Our NFL rookie profile series continues with this analysis of 2019 NFL Draft Prospect Hakeem Butler, WR of Iowa State. You can also check out all of our NFL Draft Prospect articles here. We will continue to provide you with these in-depth rookie profiles and a ton of other fantasy football rookie analysis right up through the NFL Draft. Stay tuned, and stay ahead of your league!
As one of the most tantalizing prospects in the 2019 NFL Draft, Hakeem Butler has rightfully ascended to the top half of the first round of rookie drafts. His size/speed combination has dynasty players excited for his potential, and it is notable that Butler has not yet hit his ceiling as a prospect.
Statistics from sports-reference.com.
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Butler had a turbulent high school career due to the death of his mother and his relocation to Texas, which caused him to be under-recruited before landing at Iowa State. He redshirted in 2015, but didn’t contribute much on the field in his first game action in 2016, catching just nine passes for 134 yards and two touchdowns.
Butler began to stand out in the 2017 season, catching 41 passes for 697 yards and seven touchdowns. He was still playing second fiddle to a future NFL receiver in Allen Lazard, but Butler displayed his downfield ability (17.0 yards per reception) and red zone prowess and gave the team something to build on for his final season.
2018 is when Butler exploded onto the scene. He wasn’t a truly high-volume receiver, but he caught 60 passes for a whopping 1,318 yards and nine touchdowns. The 1,318 receiving yards set a single-season Iowa State record. He had six 100-yard receiving games and his 22.0 yards per reception ranked among the best in the country and highlighted how unique a talent he is, especially given his frame.
A look at Butler’s Expand The Boxscore profile shows that a whopping 42% of his receptions went for 20 or more yards, and he had ten plays of 40 or more yards. Surprisingly, though, only two of his nine touchdowns in 2018 came in the red zone.
Butler’s highlights are truly as impressive as anyone’s. His contested circus catches, violent runs after the catch, and overall physicality are what make his upside so exciting, but it’s important to watch game tape to truly come to an understanding of his ability.
Butler’s ball skills are phenomenal. Because of his catch radius, which I’ll expand on a bit later, there are very few passes in his area that he isn’t able to get to. He excels at shielding the defender from reaching incoming passes, boxing them out with his big body and using his long arms to pluck the ball out of the air. Butler has very good body control, shines when tracking the ball downfield, and understands how to stack defenders vertically.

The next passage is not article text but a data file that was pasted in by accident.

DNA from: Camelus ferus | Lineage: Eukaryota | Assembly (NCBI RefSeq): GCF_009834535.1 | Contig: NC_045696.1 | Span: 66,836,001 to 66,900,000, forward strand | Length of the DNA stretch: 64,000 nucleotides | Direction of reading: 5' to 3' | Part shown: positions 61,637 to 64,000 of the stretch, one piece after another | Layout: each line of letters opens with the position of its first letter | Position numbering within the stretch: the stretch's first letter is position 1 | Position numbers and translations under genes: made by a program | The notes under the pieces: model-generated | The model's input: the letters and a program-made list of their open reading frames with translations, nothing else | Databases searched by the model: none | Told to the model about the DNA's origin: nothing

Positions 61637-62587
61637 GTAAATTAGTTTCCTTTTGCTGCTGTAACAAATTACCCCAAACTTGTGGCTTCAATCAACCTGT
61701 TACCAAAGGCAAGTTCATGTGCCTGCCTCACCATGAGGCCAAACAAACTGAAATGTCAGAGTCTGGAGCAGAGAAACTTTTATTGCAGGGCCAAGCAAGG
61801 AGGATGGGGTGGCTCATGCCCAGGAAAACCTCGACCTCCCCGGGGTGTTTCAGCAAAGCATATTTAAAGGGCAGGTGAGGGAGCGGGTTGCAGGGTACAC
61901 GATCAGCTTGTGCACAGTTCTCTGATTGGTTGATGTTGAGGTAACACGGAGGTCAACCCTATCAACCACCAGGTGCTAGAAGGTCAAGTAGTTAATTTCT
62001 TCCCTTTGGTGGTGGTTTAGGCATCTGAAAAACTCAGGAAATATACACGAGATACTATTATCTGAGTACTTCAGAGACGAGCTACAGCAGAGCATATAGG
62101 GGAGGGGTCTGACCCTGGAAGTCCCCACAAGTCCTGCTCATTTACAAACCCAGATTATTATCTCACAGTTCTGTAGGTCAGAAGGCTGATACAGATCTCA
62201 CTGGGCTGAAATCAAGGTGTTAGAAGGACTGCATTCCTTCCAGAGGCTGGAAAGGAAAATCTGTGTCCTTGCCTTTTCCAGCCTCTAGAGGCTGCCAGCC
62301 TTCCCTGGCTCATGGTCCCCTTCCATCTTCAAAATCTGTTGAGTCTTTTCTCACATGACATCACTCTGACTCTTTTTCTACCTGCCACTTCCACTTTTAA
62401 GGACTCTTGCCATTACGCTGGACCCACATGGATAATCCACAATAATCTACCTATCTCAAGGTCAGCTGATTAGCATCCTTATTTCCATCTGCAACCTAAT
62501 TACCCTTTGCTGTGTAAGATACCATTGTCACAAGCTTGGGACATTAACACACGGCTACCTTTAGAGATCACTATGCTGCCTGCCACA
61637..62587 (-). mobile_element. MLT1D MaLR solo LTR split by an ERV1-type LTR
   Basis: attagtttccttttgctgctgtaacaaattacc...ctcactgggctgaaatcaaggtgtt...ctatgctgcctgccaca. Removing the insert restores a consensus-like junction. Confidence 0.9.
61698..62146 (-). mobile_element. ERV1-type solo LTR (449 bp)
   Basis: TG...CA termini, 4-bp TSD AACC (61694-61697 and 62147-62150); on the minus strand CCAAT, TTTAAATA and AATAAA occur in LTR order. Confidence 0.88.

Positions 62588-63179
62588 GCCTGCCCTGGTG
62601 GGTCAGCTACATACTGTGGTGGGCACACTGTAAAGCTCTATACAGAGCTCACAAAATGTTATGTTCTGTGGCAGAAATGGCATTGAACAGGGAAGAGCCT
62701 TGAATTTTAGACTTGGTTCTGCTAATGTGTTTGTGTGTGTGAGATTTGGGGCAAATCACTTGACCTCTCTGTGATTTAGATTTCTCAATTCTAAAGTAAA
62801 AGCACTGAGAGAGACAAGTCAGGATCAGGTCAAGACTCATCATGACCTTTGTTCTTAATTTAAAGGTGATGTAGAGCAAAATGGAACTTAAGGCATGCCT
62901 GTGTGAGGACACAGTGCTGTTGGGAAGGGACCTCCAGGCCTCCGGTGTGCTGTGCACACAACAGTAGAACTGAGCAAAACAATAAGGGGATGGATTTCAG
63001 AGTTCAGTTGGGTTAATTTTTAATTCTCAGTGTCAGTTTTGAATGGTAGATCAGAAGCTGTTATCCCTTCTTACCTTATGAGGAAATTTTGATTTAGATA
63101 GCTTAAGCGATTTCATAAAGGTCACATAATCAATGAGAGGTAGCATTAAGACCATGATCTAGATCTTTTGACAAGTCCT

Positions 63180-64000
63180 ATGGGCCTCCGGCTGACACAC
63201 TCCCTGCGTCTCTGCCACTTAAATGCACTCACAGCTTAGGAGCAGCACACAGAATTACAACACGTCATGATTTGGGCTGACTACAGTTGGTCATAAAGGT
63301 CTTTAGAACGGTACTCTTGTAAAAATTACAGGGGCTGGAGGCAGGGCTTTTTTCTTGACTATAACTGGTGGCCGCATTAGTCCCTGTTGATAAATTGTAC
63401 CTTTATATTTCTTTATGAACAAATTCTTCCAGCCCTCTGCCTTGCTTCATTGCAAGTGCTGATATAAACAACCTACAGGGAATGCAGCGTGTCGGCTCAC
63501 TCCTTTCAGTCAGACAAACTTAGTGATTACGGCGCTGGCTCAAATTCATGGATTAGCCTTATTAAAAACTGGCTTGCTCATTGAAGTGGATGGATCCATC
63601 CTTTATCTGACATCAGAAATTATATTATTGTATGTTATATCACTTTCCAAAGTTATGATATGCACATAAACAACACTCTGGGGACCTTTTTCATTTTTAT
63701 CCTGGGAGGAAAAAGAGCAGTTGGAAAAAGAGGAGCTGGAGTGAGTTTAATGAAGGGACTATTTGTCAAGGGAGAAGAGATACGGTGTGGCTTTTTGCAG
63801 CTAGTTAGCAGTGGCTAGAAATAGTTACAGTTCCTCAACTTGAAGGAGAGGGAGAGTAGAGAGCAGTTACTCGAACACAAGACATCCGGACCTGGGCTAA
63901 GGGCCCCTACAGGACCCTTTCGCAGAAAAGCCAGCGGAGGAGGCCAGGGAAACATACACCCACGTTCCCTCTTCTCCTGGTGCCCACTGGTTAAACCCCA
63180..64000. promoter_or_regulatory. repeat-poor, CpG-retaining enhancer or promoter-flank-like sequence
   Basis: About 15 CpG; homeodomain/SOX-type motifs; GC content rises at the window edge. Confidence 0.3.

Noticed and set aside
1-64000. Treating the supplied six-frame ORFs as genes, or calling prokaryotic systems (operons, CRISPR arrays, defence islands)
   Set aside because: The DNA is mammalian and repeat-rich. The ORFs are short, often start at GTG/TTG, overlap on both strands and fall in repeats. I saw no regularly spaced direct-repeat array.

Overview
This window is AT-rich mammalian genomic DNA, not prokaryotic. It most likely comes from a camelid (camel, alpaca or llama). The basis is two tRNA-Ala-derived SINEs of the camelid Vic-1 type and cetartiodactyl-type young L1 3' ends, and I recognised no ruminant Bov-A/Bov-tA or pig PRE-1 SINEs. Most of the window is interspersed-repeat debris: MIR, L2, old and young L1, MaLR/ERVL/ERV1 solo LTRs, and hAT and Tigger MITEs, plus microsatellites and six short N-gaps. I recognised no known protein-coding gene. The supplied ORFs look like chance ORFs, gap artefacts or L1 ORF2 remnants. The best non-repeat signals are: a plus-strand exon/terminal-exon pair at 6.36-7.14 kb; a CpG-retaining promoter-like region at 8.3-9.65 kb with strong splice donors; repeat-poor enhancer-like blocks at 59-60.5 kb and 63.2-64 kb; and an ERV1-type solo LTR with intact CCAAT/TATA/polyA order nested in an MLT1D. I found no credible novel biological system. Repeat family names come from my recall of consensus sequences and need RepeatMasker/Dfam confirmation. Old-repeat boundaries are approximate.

Because of how long his legs are, he eats up ground when he’s running. He’s a long strider that accelerates faster than it seems, which plays into how he has been able to maintain such a high yards per reception throughout his career. Butler often stiff-arms smaller defensive backs after the catch, adding five to ten yards after the catch at a time. He is an engaging blocker in the run game, which should appeal to coaches looking to keep him on the field at all times.
Butler has so much to like about his game, but some are lower on his projection.
He doesn’t run the crispest routes, occasionally rounding them off or struggling to get in and out of his breaks, but route running is something that improves with repetition and practice. He has shown the ability to incorporate subtle head fakes to sell defenders on his routes, but still needs to work on his footwork. However, Butler is a better route runner now than he was in 2016 and 2017, and he will continue to improve with more reps.
I am of the mindset that drops don’t matter as long as the player is able to make up for them in other areas. Butler’s big plays outweigh his drop issues, but it’s important to note that he has struggled to hold onto the ball.
Dropped passes require context. Three common reasons:
1. Lack of technique.
2. Tracking issues.
3. Focus diverted.
Hakeem Butler’s issues are mostly #3 — the most benign of the three major reasons.
His catches tell you a lot about the technique/tracking. pic.twitter.com/zZg5DBCm7h
— Matt Waldman (@MattWaldman) March 23, 2019